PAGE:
Kyle Rittenhouse – the armed white teenager whose mother drove him from Illinois to Wisconsin to allegedly “protect” local businesses from anti-racism protesters in Kenosha, whereupon he shot and killed two people and injured another – has been acquitted of all charges. I don’t think anyone who has followed the trial even casually will be surprised by this verdict. After the various antics by the elected judge, which seemed to indicate where his sympathies lay, and the fact that the prosecution asked the jurors to consider charges lesser than murder, the writing was on the wall.
I do not want to discuss the legal particulars of the verdict. It is clear that the prosecution made many mistakes and got little to no leeway from the judge, unlike the defense team. Moreover, we know that “self-defense” – often better known as vigilantism – is legally protected and highly racialized in this country. Think of the acquittal of George Zimmerman of the killing of Trayvon Martin in 2013.
In essence, the Rittenhouse ruling has created a kind of “stand your ground” law for the whole country. White people now have the apparent right to travel around the country, heavily armed, and use violence to protect the country from whatever and whoever they believe to be threatening to it. Given the feverish paranoia and racism that has captured a sizeable minority of white people in the US these days, this is a recipe for disaster.
In the coming hours and days, many media outlets will eagerly await riots or other potentially violent reactions from the other side – from the anti-racists and progressives of all colors and races who are disturbed by this verdict – and use the existence of those riots, if they occur, to push a misguided “both sides” frame. If there is protest or rioting, don’t expect the police to be as courteous and supportive as they were towards Rittenhouse and his far-right buddies.
The most worrying effect of this verdict may be this: giving rightwing vigilantes a legal precedent to take up arms against anyone they consider a threat – which pretty much runs from anti-fascists to so-called Rinos (Republicans in Name Only) and includes almost all people of color – means it is now open hunting season on progressive protesters.
Don’t get me wrong; this ruling alone did not start this kind of lopsided law and order. It is just the latest in a centuries-old American tradition of protecting white terror and vigilantism. Civil rights demonstrations in the 1960s, particularly but not exclusively in the south, were not just denied police protection; the demonstrators were attacked and abused by the police. That was also the case at many Black Lives Matter demonstrations last year.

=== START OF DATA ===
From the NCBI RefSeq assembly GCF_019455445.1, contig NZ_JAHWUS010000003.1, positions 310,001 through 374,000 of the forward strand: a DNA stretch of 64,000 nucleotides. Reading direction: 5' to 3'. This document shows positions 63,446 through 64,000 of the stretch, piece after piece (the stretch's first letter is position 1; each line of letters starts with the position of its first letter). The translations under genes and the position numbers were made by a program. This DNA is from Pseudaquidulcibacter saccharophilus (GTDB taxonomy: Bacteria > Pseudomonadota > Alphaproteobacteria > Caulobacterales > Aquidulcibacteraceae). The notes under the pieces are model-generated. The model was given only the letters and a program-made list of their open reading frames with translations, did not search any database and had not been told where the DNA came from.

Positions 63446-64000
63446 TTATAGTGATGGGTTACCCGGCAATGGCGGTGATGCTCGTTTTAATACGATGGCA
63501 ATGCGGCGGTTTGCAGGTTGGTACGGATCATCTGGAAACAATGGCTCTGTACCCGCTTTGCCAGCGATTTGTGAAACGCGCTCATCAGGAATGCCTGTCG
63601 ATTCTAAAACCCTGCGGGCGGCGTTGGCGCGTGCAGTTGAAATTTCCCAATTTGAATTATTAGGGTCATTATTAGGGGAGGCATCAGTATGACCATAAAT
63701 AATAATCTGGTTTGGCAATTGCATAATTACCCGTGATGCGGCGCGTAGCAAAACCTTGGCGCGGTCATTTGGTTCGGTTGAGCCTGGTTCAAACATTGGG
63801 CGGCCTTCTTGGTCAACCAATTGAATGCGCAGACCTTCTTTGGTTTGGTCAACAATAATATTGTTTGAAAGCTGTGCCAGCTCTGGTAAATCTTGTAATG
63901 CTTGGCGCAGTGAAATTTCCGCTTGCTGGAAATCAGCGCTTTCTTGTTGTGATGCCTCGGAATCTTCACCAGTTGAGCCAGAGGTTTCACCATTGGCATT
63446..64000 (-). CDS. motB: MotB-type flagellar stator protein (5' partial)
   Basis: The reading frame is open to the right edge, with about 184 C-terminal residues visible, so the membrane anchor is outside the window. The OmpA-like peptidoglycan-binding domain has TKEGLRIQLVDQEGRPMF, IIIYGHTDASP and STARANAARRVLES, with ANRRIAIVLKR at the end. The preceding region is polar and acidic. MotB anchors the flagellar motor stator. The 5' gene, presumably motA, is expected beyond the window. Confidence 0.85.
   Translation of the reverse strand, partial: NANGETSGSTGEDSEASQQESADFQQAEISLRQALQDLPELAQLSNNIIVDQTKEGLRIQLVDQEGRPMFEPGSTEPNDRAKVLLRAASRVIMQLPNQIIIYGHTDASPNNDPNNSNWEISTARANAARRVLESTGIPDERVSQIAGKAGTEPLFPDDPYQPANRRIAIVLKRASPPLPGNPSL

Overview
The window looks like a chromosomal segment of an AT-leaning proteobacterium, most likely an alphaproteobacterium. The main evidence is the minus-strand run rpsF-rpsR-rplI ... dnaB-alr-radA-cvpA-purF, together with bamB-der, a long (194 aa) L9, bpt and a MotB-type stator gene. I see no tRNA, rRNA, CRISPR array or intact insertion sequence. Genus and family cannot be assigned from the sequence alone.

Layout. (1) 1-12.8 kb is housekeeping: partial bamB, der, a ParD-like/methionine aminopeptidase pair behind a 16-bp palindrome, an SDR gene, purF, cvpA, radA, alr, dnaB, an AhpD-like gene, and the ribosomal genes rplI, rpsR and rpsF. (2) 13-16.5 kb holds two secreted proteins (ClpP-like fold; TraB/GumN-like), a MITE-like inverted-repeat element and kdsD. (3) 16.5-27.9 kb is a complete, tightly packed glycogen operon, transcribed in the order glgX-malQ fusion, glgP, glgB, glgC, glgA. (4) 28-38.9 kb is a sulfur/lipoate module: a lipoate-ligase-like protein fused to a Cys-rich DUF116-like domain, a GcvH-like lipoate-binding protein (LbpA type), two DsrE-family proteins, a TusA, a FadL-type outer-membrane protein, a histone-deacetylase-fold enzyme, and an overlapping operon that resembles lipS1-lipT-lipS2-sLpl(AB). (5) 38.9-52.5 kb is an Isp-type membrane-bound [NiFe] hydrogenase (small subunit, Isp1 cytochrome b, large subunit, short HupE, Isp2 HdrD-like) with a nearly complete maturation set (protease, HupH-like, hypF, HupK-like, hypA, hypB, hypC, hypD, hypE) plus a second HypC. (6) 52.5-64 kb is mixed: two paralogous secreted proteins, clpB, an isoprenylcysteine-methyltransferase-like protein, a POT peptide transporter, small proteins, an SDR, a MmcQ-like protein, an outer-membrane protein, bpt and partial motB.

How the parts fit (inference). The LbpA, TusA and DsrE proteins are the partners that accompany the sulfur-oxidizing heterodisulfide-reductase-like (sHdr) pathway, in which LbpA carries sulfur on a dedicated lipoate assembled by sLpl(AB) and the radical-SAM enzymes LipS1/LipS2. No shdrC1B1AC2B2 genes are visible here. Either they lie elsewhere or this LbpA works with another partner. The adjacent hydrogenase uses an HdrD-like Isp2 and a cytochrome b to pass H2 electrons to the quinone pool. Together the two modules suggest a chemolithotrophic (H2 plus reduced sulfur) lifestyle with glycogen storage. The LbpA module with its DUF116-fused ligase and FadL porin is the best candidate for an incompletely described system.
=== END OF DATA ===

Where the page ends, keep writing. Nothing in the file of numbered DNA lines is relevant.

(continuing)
A Boston Globe investigation found that “between [George] Floyd’s death on 25 May 2020 and 30 September 2021, vehicles drove into protests at least 139 times”, injuring at least 100 people. In fewer than half of the cases the driver was charged, and only four drivers have been convicted of a felony. Moreover, in response to these attacks, Republican legislators have proposed laws to protect the drivers from legal action in case they hit a protester. Florida, Iowa, and Oklahoma have already passed such laws.
It takes courage to publicly protest in any situation, particularly when protesting state powers. Now protesters in the US will have to fear not only police brutality but an emboldened and violent far right, fired up by the Republican party and the broader rightwing media and protected by the local legal system.
All of this comes at a crucial point in US democracy. From Georgia to Wisconsin, the Republican party is attacking the electoral system, while their supporters are terrorizing poll workers and those signing up to be poll workers in the next elections. In the event that Democrats win important elections in conservative states in 2022 – think Stacey Abrams in Georgia or Beto O’Rourke in Texas – there is a big chance that these results will be contested and judged by highly partisan forces protected by state politicians.
Similarly, should President Biden or another Democrat win the 2024 presidential election, the result will again be challenged in conservative states, but this time independent poll workers could be absent or outnumbered and the few Republicans who withstood Donald Trump’s pressure in 2020 will have been replaced or have fallen in line.
At that point, Democrats, and indeed all democratic-minded citizens, will have to go into the streets to protest. They will confront an alliance of heavily armed civilians and police and national guard, who can attack protesters with effective immunity. Remember: Kyle Rittenhouse has just been acquitted after killing two people and injuring a third at a protest.
In my home country, the Netherlands, we have a saying that is used regularly in political discussions: “Democracy is not for scared people.” Most of the time when it is used, we mean that democracy is not for people who are afraid of change or of critique. In the US, in the wake of today’s verdict, this saying has become both more real and more sinister.
Cas Mudde is Stanley Wade Shelton UGAF professor of international affairs at the University of Georgia, the author of The Far Right Today (2019), and host of the podcast Radikaal. He is a Guardian US columnist
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